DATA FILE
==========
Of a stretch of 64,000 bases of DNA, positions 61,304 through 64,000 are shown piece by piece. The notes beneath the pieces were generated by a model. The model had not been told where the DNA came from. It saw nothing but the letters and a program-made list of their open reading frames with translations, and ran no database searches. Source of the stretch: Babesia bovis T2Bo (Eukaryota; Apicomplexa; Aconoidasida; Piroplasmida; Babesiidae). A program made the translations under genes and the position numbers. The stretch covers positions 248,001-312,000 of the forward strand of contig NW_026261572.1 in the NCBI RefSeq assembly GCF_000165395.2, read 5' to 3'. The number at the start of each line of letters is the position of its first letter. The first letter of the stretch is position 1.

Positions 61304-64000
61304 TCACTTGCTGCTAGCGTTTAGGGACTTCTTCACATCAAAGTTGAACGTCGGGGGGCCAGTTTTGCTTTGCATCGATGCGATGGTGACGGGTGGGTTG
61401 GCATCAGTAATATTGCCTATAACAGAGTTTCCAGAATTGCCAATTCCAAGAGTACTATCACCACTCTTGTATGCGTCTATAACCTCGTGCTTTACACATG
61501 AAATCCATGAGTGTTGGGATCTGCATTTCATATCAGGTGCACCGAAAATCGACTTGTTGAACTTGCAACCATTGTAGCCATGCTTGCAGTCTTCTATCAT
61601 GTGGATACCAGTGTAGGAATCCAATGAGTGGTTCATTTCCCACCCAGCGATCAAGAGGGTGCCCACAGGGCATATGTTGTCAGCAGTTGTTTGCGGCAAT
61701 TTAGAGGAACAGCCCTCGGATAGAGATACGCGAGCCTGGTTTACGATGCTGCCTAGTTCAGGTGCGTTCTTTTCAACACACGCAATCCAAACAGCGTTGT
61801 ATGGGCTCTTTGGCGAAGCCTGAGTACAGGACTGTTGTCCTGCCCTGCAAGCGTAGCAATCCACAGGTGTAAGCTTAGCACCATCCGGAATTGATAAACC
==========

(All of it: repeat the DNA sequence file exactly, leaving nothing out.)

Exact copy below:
Of a stretch of 64,000 bases of DNA, positions 61,304 through 64,000 are shown piece by piece. The notes beneath the pieces were generated by a model. The model had not been told where the DNA came from. It saw nothing but the letters and a program-made list of their open reading frames with translations, and ran no database searches. Source of the stretch: Babesia bovis T2Bo (Eukaryota; Apicomplexa; Aconoidasida; Piroplasmida; Babesiidae). A program made the translations under genes and the position numbers. The stretch covers positions 248,001-312,000 of the forward strand of contig NW_026261572.1 in the NCBI RefSeq assembly GCF_000165395.2, read 5' to 3'. The number at the start of each line of letters is the position of its first letter. The first letter of the stretch is position 1.

Positions 61304-64000
61304 TCACTTGCTGCTAGCGTTTAGGGACTTCTTCACATCAAAGTTGAACGTCGGGGGGCCAGTTTTGCTTTGCATCGATGCGATGGTGACGGGTGGGTTG
61401 GCATCAGTAATATTGCCTATAACAGAGTTTCCAGAATTGCCAATTCCAAGAGTACTATCACCACTCTTGTATGCGTCTATAACCTCGTGCTTTACACATG
61501 AAATCCATGAGTGTTGGGATCTGCATTTCATATCAGGTGCACCGAAAATCGACTTGTTGAACTTGCAACCATTGTAGCCATGCTTGCAGTCTTCTATCAT
61601 GTGGATACCAGTGTAGGAATCCAATGAGTGGTTCATTTCCCACCCAGCGATCAAGAGGGTGCCCACAGGGCATATGTTGTCAGCAGTTGTTTGCGGCAAT
61701 TTAGAGGAACAGCCCTCGGATAGAGATACGCGAGCCTGGTTTACGATGCTGCCTAGTTCAGGTGCGTTCTTTTCAACACACGCAATCCAAACAGCGTTGT
61801 ATGGGCTCTTTGGCGAAGCCTGAGTACAGGACTGTTGTCCTGCCCTGCAAGCGTAGCAATCCACAGGTGTAAGCTTAGCACCATCCGGAATTGATAAACC